(670 The Score) With the news of Joe Maddon's departure Sunday, the Cubs will soon formally begin the search for their next manager.
Maddon leaves behind a legacy that will be nearly impossible for his successor to match after leading the Cubs to their long-awaited championship in 2016. The next manager of the Cubs will inherit a team expected to undergo plenty of changes this offseason. The new leader will be expected to have a keen sense of analytics and how they influence daily game planning and decisions while also having a belief in his own instincts as well.
Let's break down some of the prime candidates to replace Maddon.
Ross, 42, will have a leg up on most of the other first-time managerial candidates who are considered. A 15-year MLB veteran, Ross is currently a special assistant in baseball operations for the Cubs while also working as an ESPN broadcaster. He was a backup catcher and key member on the 2016 Cubs' championship team who would have instant credibility with the players.
Ross has some of the same qualities that Maddon was known for, particularly in that he's a strong communicator. What's different is he can also display tough love, which is appealing to some in the Cubs organization who felt that players became too complacent under Maddon's laidback approach. Ross will need help with X's and O's component, as the game can speed up for first-time managers. His catching background gives him an understanding of what he wants from his pitchers and pitching coach. Ross is a clear-cut favorite -- should he want the job.
Loretta, 48, just spent his first season as the Cubs' bench coach after previously working in the Padres' front office. Loretta has a strong relationship with Cubs executives Jed Hoyer and Jason McLeod from their shared days in San Diego, which is why Hoyer reached out to him last winter about the job in Chicago.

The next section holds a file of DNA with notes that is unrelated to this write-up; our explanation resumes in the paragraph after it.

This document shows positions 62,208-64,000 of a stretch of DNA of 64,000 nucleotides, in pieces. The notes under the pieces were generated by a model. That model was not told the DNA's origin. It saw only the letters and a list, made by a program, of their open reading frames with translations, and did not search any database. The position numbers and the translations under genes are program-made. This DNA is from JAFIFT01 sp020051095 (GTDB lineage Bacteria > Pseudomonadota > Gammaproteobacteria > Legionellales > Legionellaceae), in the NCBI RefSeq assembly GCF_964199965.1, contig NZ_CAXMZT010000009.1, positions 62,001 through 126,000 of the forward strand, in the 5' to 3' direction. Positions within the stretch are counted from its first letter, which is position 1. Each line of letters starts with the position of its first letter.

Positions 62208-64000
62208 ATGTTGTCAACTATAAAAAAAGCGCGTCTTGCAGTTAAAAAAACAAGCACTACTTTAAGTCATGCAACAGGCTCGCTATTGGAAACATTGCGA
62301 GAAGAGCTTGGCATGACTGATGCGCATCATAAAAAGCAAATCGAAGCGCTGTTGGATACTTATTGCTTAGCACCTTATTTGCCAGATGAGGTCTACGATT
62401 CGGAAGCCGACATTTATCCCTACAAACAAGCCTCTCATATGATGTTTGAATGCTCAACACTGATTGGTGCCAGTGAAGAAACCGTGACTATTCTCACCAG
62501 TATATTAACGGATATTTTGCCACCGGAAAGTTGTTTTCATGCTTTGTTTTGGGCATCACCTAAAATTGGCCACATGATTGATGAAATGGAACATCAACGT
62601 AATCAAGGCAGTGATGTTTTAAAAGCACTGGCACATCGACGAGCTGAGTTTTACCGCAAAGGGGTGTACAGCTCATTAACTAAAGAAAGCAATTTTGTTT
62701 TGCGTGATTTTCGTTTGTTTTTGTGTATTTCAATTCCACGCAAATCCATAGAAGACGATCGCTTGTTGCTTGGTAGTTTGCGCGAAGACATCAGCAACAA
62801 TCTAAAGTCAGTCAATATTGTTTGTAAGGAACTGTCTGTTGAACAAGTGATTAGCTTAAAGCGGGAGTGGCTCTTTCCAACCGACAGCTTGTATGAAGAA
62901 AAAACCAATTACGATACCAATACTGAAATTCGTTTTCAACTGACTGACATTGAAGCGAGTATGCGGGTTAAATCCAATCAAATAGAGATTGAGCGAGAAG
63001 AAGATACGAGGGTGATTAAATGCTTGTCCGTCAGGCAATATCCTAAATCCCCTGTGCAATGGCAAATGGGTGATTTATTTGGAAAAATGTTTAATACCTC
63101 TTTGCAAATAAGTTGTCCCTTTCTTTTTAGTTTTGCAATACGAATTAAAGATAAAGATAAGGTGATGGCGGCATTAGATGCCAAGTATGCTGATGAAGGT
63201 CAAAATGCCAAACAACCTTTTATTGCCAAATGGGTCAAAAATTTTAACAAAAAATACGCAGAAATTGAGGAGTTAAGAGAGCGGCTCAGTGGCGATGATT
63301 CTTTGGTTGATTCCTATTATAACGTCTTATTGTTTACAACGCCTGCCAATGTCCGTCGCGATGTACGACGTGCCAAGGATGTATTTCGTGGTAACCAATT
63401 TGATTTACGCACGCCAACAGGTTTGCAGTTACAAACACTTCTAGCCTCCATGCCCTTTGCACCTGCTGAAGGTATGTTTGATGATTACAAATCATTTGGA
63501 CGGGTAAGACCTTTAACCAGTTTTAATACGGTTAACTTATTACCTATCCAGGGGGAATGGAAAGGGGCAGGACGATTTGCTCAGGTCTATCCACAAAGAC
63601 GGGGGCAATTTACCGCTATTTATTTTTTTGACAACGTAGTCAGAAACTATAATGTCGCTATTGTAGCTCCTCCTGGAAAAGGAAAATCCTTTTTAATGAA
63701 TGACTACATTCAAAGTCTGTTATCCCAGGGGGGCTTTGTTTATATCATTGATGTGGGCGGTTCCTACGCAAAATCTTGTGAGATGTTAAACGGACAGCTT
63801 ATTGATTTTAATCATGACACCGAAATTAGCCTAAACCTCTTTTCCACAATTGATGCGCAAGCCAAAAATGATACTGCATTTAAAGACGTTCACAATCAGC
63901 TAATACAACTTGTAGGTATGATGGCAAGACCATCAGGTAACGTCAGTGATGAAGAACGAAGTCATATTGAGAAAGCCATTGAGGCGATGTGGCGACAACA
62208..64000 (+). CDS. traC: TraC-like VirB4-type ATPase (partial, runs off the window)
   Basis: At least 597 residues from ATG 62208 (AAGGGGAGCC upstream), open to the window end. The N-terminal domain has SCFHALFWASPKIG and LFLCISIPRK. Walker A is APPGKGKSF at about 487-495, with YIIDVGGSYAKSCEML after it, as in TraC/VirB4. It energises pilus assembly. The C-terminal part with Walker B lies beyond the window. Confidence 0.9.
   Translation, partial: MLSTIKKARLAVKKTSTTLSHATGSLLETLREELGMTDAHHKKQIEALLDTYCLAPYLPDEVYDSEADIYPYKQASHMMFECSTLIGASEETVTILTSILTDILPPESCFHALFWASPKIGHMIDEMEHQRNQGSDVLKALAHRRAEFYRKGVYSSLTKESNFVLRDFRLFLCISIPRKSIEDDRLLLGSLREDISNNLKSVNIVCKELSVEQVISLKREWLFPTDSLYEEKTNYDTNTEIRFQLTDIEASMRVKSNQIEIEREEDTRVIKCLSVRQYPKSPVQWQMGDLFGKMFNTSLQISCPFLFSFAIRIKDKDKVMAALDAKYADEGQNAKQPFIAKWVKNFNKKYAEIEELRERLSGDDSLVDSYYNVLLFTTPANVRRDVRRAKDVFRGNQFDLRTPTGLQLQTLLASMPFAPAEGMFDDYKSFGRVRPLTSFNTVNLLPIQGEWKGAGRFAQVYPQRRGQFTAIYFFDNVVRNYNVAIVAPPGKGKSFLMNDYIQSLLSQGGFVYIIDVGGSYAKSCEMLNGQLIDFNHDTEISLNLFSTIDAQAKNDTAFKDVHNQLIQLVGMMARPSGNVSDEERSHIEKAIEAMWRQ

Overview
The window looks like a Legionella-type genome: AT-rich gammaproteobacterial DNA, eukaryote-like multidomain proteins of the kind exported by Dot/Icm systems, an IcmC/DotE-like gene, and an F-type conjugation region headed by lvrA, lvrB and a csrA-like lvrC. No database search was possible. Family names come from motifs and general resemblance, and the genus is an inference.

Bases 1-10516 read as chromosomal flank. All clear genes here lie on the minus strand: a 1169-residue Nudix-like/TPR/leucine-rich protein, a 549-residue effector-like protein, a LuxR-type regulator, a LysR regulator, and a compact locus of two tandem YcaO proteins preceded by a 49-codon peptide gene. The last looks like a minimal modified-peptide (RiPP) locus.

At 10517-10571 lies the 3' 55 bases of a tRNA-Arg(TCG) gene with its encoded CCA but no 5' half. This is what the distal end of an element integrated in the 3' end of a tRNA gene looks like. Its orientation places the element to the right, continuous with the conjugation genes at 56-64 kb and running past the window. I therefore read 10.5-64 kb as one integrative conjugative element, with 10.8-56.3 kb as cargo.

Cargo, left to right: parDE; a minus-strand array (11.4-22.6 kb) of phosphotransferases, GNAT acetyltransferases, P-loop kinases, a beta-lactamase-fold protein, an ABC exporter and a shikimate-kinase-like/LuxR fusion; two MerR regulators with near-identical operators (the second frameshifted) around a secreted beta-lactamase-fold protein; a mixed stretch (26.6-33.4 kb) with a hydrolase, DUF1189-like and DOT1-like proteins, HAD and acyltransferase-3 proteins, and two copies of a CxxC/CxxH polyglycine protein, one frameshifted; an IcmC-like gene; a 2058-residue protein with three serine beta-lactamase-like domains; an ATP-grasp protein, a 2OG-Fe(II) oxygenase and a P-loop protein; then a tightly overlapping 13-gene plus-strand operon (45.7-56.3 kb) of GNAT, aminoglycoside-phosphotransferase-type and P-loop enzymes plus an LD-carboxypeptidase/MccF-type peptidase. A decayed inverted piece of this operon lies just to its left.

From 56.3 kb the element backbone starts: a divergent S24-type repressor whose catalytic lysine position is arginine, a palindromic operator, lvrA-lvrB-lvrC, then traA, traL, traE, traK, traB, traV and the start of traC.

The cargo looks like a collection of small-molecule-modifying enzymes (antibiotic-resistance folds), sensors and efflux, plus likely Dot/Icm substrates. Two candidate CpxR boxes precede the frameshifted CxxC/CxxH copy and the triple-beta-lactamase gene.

Given his background, Loretta has a firm understanding of how front offices operate and what they want to see. Loretta has also grown in learning how Maddon communicated with his players and trusted them. Loretta managed the Israeli national team in qualifying round action for the 2013 World Baseball Classic. Loretta had a 15-year MLB career as an infielder after attending Northwestern.
Girardi, 54, has the experience edge over the other leading candidates. He managed the Marlins in 2006 and then the Yankees from 2008-'17, leading them to a World Series title in 2009. His managerial record is 988-794 (.554). He currently works as an analyst.
Girardi played for the Cubs in seven of his 15 seasons as a big league catcher. He's a Peoria native whom the Cubs drafted out of Northwestern in the fifth round of the amateur draft in 1986.
Girardi blends an old-school style that he learned from Joe Torre and Don Zimmer with a firm understanding of analytics in the modern game. He's tough on players and honest with them. There would be no optional batting practice with Girardi at the helm, as there was under Maddon. Girardi was chosen to manage Team USA in the qualifying rounds leading up to the 2020 Olympics in Tokyo.
DeRosa, 44, was asked to be on Maddon's coaching staff for 2019 but declined, sources said. He also played for the Cubs for two of his 16 seasons as a big league infielder and outfielder, helping lead Chicago to back-to-back NL Central crowns in 2007 and 2008.
Energy and positivity are calling cards of DeRosa, who's an analyst for MLB Network, which pays him a sizable salary. If the Cubs were to hire DeRosa as manager, they'd do so with the blueprint of the Yankees in mind. New York hired Aaron Boone out of the media business, and he has led the Yankees to great success in his first two seasons.
Bruce Levine covers the Cubs and White Sox for 670 The Score. Follow him on Twitter @MLBBruceLevine.